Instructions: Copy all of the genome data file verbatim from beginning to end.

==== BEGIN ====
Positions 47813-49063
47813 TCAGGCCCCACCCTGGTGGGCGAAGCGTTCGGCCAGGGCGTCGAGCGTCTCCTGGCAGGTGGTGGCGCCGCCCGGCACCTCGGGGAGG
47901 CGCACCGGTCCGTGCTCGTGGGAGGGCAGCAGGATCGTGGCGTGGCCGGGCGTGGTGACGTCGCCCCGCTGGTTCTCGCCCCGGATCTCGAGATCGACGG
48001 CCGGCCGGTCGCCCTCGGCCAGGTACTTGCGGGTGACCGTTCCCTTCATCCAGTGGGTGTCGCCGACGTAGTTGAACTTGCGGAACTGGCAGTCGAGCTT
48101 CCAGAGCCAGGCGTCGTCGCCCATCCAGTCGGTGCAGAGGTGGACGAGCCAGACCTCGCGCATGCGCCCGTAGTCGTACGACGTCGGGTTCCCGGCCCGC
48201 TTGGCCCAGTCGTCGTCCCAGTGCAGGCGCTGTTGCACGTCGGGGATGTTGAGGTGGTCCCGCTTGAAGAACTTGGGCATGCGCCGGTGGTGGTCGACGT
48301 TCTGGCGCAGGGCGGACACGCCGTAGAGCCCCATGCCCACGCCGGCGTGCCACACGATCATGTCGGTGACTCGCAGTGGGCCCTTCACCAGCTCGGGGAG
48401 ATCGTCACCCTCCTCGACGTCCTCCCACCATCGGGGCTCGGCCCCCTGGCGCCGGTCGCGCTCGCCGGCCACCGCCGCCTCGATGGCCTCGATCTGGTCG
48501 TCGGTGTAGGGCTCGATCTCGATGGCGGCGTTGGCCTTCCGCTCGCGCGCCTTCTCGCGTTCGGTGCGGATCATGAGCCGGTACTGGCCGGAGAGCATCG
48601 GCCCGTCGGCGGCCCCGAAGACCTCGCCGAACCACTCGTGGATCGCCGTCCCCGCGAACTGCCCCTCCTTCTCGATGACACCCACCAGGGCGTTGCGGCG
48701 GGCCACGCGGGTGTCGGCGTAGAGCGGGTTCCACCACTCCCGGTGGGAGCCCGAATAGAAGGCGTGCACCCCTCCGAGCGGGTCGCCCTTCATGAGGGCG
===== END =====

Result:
Positions 47813-49063
47813 TCAGGCCCCACCCTGGTGGGCGAAGCGTTCGGCCAGGGCGTCGAGCGTCTCCTGGCAGGTGGTGGCGCCGCCCGGCACCTCGGGGAGG
47901 CGCACCGGTCCGTGCTCGTGGGAGGGCAGCAGGATCGTGGCGTGGCCGGGCGTGGTGACGTCGCCCCGCTGGTTCTCGCCCCGGATCTCGAGATCGACGG
48001 CCGGCCGGTCGCCCTCGGCCAGGTACTTGCGGGTGACCGTTCCCTTCATCCAGTGGGTGTCGCCGACGTAGTTGAACTTGCGGAACTGGCAGTCGAGCTT
48101 CCAGAGCCAGGCGTCGTCGCCCATCCAGTCGGTGCAGAGGTGGACGAGCCAGACCTCGCGCATGCGCCCGTAGTCGTACGACGTCGGGTTCCCGGCCCGC
48201 TTGGCCCAGTCGTCGTCCCAGTGCAGGCGCTGTTGCACGTCGGGGATGTTGAGGTGGTCCCGCTTGAAGAACTTGGGCATGCGCCGGTGGTGGTCGACGT
48301 TCTGGCGCAGGGCGGACACGCCGTAGAGCCCCATGCCCACGCCGGCGTGCCACACGATCATGTCGGTGACTCGCAGTGGGCCCTTCACCAGCTCGGGGAG
48401 ATCGTCACCCTCCTCGACGTCCTCCCACCATCGGGGCTCGGCCCCCTGGCGCCGGTCGCGCTCGCCGGCCACCGCCGCCTCGATGGCCTCGATCTGGTCG
48501 TCGGTGTAGGGCTCGATCTCGATGGCGGCGTTGGCCTTCCGCTCGCGCGCCTTCTCGCGTTCGGTGCGGATCATGAGCCGGTACTGGCCGGAGAGCATCG
48601 GCCCGTCGGCGGCCCCGAAGACCTCGCCGAACCACTCGTGGATCGCCGTCCCCGCGAACTGCCCCTCCTTCTCGATGACACCCACCAGGGCGTTGCGGCG
48701 GGCCACGCGGGTGTCGGCGTAGAGCGGGTTCCACCACTCCCGGTGGGAGCCCGAATAGAAGGCGTGCACCCCTCCGAGCGGGTCGCCCTTCATGAGGGCG